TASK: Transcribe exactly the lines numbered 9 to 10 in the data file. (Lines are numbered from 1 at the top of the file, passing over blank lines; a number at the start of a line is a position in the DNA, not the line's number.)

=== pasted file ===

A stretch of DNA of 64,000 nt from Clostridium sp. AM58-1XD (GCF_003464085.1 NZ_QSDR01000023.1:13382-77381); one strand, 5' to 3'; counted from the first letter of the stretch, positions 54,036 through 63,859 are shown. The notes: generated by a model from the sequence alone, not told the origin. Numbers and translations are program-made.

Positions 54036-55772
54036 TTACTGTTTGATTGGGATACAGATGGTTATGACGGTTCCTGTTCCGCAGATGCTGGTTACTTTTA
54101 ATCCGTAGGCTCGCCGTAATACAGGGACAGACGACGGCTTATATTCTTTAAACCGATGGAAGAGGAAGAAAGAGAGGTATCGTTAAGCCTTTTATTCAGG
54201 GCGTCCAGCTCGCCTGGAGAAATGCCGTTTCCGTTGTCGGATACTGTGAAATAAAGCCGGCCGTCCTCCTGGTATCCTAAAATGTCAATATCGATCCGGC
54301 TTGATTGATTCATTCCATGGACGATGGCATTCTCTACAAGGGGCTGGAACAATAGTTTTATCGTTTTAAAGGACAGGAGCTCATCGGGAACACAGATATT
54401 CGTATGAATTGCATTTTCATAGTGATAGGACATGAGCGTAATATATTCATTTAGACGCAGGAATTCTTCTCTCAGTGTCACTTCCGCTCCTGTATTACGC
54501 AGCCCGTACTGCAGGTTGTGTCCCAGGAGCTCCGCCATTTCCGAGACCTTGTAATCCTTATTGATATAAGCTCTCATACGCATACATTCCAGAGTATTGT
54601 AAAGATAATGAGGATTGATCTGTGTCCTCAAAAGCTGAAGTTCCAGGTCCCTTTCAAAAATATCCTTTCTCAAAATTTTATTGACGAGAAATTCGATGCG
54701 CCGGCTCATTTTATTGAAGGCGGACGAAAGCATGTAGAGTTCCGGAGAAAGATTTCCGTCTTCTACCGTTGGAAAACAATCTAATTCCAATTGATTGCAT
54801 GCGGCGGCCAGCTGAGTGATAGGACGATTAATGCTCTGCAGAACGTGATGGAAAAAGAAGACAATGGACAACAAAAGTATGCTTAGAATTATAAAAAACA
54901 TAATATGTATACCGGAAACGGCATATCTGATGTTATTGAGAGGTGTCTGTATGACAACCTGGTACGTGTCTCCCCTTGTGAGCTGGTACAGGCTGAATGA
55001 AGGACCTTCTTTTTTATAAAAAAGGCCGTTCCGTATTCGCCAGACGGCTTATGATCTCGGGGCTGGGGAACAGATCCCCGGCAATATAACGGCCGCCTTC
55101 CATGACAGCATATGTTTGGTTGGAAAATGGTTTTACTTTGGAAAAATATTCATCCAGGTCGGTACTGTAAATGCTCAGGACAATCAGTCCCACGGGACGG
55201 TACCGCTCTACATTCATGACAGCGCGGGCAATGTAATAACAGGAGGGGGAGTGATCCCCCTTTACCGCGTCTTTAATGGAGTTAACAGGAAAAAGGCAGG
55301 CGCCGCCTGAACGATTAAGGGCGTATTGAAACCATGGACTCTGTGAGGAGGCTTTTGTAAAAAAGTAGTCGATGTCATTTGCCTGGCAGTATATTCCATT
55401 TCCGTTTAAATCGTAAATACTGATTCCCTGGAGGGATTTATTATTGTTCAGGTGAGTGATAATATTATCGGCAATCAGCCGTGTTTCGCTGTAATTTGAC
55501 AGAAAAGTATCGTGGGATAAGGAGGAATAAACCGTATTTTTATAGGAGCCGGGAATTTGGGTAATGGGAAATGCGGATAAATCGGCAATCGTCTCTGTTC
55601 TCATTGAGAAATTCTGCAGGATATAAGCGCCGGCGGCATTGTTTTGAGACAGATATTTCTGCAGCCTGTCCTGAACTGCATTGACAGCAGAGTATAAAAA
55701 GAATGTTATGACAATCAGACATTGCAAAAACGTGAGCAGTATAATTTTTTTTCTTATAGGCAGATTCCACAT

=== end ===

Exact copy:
54601 AAAGATAATGAGGATTGATCTGTGTCCTCAAAAGCTGAAGTTCCAGGTCCCTTTCAAAAATATCCTTTCTCAAAATTTTATTGACGAGAAATTCGATGCG
54701 CCGGCTCATTTTATTGAAGGCGGACGAAAGCATGTAGAGTTCCGGAGAAAGATTTCCGTCTTCTACCGTTGGAAAACAATCTAATTCCAATTGATTGCAT